All this is likely to further hinder trade at a time when Iran is laboring under an onerous sanctions regime.

Nor is it clear that a government that is unduly suspicious of the West is going to accept help from international organizations. After the crash of the Ukrainian airliner, Iran was reluctant to allow international inspections and has yet to turn over the black box to be decoded abroad. For now, the government spokesmen insist that the country has sufficient resources to combat the disease. But as the crisis deepens and more cases inevitably come online, Tehran will have to wean itself off its suspicions and collaborate with international efforts to control the spread of the virus. Whether it will do so or not remains to be seen.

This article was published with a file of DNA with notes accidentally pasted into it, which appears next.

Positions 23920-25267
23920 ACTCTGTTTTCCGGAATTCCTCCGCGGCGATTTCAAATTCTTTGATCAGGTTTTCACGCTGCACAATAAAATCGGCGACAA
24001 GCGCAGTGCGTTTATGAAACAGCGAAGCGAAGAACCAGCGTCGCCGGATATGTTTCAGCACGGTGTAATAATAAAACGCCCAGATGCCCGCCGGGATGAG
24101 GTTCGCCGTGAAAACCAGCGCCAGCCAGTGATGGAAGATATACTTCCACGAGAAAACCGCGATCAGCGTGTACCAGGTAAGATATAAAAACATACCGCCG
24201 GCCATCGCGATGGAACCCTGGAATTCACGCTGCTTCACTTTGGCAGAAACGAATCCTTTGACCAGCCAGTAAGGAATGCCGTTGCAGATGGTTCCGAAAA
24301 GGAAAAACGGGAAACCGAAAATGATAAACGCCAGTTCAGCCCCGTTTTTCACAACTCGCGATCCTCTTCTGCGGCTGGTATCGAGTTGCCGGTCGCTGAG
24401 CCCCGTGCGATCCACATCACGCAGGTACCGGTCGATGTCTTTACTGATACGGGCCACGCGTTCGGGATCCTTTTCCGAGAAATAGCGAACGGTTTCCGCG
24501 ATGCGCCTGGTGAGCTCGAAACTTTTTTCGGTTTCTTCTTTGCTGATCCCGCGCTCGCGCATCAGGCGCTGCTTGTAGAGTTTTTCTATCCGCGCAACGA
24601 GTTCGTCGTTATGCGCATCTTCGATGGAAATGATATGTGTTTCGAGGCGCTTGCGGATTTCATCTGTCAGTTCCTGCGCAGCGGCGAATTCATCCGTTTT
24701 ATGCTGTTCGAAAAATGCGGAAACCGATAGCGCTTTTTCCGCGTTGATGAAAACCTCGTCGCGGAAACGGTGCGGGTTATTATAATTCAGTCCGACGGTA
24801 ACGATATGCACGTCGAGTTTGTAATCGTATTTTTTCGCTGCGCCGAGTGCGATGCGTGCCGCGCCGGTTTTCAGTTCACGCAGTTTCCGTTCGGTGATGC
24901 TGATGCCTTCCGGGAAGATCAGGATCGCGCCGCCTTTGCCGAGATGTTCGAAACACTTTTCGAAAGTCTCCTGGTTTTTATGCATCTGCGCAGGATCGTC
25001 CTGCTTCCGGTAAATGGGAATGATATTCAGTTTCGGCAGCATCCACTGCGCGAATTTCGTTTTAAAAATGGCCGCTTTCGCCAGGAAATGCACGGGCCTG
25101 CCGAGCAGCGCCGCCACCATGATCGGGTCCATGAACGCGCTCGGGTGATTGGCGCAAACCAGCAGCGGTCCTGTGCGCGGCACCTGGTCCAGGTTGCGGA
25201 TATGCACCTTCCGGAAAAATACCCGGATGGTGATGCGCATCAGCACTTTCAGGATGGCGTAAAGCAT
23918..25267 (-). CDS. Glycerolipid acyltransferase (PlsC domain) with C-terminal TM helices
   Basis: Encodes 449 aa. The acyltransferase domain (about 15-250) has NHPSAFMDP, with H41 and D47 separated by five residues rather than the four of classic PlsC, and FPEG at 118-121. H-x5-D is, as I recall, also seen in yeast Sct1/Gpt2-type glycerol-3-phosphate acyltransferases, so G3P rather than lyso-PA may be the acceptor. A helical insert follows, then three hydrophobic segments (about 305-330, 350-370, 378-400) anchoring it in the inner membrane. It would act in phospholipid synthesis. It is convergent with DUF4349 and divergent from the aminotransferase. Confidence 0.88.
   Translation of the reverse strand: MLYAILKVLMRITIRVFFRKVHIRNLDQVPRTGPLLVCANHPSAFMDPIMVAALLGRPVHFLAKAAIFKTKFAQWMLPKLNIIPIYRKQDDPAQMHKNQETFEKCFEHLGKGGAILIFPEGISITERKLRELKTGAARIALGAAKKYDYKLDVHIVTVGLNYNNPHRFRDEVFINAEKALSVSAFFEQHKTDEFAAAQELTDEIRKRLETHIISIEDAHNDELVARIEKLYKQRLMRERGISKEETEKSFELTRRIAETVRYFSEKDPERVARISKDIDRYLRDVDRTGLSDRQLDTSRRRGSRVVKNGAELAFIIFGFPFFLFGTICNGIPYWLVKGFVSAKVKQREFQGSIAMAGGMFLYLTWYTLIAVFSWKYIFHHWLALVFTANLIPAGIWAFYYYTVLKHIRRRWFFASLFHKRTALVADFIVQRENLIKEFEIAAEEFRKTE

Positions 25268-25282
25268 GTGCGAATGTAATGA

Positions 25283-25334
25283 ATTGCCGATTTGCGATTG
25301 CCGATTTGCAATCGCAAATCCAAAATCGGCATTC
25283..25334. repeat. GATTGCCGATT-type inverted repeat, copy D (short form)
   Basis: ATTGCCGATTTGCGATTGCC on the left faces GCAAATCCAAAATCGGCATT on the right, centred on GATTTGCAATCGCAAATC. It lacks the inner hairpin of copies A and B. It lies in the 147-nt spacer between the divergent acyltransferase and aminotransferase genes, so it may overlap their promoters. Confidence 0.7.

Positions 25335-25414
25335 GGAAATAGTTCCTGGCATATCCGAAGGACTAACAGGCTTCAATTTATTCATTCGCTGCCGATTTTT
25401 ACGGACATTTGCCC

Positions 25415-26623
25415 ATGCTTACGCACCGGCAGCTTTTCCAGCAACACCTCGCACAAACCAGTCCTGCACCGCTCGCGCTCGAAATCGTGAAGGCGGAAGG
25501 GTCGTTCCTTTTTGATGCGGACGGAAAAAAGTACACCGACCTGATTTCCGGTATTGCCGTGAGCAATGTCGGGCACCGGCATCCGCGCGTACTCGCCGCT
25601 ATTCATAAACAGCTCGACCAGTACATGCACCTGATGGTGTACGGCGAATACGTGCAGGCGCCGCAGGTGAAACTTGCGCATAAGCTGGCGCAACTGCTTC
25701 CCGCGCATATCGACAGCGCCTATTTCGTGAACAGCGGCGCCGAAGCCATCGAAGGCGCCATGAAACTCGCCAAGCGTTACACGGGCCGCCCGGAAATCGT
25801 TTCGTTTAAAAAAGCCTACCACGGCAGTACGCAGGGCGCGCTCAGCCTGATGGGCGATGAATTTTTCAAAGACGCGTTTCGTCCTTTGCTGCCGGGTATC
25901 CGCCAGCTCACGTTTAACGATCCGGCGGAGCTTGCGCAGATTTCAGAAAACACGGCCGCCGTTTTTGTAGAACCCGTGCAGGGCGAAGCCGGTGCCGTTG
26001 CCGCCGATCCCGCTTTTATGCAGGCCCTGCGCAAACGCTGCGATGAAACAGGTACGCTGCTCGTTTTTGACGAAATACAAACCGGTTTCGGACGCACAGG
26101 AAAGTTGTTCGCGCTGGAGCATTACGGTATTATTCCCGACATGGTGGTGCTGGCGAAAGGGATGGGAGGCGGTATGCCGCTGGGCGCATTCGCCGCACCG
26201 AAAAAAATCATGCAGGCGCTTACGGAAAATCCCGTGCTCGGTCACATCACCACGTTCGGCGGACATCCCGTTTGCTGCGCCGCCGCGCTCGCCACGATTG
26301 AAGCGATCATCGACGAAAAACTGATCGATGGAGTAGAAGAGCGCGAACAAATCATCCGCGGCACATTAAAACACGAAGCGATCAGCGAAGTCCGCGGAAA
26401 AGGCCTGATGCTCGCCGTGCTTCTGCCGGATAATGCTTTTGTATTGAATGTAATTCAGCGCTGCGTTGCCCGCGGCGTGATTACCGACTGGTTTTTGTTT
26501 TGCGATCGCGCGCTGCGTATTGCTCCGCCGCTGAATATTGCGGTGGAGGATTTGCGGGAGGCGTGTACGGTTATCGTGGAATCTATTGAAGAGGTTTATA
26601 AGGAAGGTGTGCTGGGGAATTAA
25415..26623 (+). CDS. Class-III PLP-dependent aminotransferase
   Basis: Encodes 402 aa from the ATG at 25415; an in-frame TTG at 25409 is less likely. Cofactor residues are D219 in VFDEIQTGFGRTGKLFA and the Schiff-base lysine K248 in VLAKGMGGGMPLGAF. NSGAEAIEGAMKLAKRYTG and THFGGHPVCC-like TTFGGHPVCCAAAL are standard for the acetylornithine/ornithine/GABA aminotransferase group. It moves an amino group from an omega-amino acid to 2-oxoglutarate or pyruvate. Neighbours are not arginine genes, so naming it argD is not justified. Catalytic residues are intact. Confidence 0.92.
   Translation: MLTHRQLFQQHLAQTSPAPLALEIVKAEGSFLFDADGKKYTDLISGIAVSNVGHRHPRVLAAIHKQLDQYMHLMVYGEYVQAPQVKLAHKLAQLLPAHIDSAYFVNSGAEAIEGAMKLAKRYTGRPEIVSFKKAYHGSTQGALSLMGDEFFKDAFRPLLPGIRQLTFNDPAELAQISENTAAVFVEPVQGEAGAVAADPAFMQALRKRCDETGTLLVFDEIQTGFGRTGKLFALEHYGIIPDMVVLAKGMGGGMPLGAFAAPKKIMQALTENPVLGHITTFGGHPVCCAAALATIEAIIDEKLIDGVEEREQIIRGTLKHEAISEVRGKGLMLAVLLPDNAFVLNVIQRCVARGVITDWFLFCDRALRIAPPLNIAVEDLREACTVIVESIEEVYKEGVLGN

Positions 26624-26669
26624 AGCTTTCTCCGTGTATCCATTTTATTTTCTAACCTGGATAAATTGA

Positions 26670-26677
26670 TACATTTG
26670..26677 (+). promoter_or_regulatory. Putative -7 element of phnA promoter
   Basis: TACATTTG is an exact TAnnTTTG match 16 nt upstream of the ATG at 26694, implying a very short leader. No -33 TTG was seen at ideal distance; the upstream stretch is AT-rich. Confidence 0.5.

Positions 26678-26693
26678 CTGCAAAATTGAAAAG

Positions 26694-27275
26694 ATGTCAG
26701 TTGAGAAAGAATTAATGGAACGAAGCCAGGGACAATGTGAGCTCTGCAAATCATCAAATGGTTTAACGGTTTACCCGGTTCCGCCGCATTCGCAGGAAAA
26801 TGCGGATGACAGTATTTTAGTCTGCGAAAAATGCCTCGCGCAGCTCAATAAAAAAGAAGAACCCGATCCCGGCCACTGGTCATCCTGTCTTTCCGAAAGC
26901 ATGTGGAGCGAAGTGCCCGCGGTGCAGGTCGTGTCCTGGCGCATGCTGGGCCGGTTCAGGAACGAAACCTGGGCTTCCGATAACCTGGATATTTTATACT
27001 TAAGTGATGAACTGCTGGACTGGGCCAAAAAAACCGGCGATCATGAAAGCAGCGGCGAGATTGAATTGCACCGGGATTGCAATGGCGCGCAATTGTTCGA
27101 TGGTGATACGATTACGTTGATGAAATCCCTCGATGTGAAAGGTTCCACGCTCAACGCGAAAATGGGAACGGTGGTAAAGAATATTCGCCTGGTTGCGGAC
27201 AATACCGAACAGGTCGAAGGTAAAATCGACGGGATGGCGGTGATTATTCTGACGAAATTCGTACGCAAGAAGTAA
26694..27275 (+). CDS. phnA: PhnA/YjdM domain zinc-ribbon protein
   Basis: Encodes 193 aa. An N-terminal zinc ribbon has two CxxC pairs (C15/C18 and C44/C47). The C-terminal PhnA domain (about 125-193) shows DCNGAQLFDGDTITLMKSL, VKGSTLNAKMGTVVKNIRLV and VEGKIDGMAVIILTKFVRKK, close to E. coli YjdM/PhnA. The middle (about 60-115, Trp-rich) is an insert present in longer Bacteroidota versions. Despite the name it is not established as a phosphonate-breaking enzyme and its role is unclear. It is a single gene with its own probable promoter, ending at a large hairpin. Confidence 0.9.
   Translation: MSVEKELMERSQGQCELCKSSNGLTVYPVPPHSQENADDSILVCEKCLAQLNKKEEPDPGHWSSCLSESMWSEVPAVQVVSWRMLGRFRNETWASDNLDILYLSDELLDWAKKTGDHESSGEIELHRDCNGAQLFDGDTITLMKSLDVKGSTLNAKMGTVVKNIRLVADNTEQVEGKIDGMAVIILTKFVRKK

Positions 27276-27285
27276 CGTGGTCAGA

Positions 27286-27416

The photo shows the border crossing from a distance of several hundred yards away, showing a huge bottleneck of trucks parked waiting in a sparse landscape.
Trucks at the border post in Taftan, Pakistan on February 25, 2020 waiting to cross into Iran after Pakistan sealed its border with Iran as a preventive measure following the coronavirus outbreak. REUTERS/Naseer Ahmed

Ray Takeyh is a Hasib J. Sabbagh senior fellow for Middle East studies at the Council on Foreign on Foreign Relations.